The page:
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Theses Doctoral

Reactive nitrogen losses from agricultural frontiers

Huddell, Alexandra

Fertilized croplands unintentionally export large amounts of reactive nitrogen (N), which degrades water and air quality and contributes to climate change. In this dissertation, I focus on how these reactive N losses are likely to change in the near future as agriculture intensifies in the tropics, and ecological intensification strategies to mitigate N losses are more widely adopted. I use a combination of empirical field measurements in Mato Grosso, Brazil and Skåne, Sweden, literature review, and statistical models to quantify trends. In chapter one, I quantified emissions of nitric oxide (N₂O) and nitrous oxide (N₂O) in forest, single cropped soybean, and N-fertilized double-cropped soybean-maize at three nitrogen fertilizer levels within the largest area of recent cropland expansion on earth, in the Amazon and Cerrado biomes in Mato Grosso, Brazil. I found that NO emissions do not increase when forests are converted to croplands under current fertilization levels, and that NO will respond more strongly than N₂O fluxes to increases in fertilizer applications. In chapter two, I investigated anion exchange capacity and soil nitrate (NO₃¯) pools in deep soils in Mato Grosso, Brazil in the southern Amazon. I found that soil NO₃¯ pools in the top 8 m increased from 143 kg N ha¯¹ in forest to 1,052 and 1,161 kg N ha¯¹ in soybean and soybean-maize croplands. This NO₃¯ accumulation in croplands compared with forest soils matched the estimated amount of surplus N from the croplands, and could be explained by the soil’s positive charge through its anion exchange capacity. In chapter three, I conducted a meta-analysis of the effects of fertilization amount on of NO₃¯ leaching, N₂O emissions, NO emissions, and ammonia (NH₃) volatilization, totaling over 1,000 observations. I found that the relationship between N inputs and losses differed little between temperate and tropical croplands, although total NO losses were higher in the tropics.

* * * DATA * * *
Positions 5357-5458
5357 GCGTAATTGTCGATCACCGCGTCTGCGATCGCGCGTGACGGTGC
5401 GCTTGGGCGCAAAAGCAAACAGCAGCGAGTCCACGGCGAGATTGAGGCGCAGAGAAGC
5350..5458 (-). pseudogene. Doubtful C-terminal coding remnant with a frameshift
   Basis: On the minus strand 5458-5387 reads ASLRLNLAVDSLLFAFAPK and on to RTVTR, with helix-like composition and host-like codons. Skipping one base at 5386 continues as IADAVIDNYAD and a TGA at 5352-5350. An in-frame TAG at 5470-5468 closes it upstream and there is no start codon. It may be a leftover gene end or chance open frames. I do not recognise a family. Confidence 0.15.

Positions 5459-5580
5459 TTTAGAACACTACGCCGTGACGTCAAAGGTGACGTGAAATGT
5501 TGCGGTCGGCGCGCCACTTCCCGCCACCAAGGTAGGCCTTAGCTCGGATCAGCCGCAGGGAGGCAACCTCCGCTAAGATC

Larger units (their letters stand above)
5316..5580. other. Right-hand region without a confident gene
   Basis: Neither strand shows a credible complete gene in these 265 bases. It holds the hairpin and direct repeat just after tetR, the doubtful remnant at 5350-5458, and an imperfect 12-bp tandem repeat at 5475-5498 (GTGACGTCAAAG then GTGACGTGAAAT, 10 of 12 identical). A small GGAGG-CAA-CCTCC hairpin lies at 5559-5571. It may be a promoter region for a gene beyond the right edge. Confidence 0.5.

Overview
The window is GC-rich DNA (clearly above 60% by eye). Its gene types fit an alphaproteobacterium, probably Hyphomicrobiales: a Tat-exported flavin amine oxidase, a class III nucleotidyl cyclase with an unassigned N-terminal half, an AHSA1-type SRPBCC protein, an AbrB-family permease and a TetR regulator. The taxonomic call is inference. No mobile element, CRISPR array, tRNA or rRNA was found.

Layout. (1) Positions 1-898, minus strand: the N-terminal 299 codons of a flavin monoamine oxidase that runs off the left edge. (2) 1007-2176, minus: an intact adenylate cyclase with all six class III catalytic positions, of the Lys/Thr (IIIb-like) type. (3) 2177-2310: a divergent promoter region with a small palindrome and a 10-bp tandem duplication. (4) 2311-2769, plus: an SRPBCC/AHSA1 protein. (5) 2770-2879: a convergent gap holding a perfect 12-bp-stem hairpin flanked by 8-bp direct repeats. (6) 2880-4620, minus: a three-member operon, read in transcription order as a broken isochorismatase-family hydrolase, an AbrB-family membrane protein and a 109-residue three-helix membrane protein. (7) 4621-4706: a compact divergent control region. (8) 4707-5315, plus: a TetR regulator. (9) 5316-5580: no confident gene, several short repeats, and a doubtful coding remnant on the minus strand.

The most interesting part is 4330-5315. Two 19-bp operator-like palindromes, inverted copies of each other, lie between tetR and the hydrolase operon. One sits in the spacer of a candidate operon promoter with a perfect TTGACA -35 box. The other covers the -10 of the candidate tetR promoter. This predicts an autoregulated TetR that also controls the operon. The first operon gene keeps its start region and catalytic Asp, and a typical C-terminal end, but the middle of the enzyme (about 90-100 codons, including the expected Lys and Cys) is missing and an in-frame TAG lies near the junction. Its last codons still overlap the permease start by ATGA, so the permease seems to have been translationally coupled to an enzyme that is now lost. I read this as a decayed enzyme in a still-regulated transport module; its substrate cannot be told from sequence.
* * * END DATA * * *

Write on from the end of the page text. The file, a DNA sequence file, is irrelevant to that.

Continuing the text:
Among the potential drivers I studied, the N input rate controlled all N losses, but soil texture and water inputs also controlled NO₃¯ leaching losses. In chapter four, I explored the differences in NO₃¯ leaching, fertilizer N use efficiency, and soil N cycling in perennial wheat, which is being domesticated as a more sustainable alternative to annual crops, and annual wheat at a long-term experimental site in Skåne, Sweden. I found that NO₃ leaching was more than two orders of magnitude lower in perennial wheat, overall ecosystem recovery of fertilizer was quite high and not significantly different between perennial and annual wheat after the first growing season, and that measures of soil N cycling were largely the same between both crops. Together, these chapters highlight that reactive N losses will remain a critical global challenge in the coming decades, but that there are also key opportunities to reduce N losses by increasing the use of perennial crops and focusing tropical agricultural intensification on Oxisol soils which buffer against NO₃¯ leaching.


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More About This Work

Academic Units
Ecology, Evolution, and Environmental Biology
Thesis Advisors
Menge, Duncan N. L.
Ph.D., Columbia University
Published Here
May 3, 2021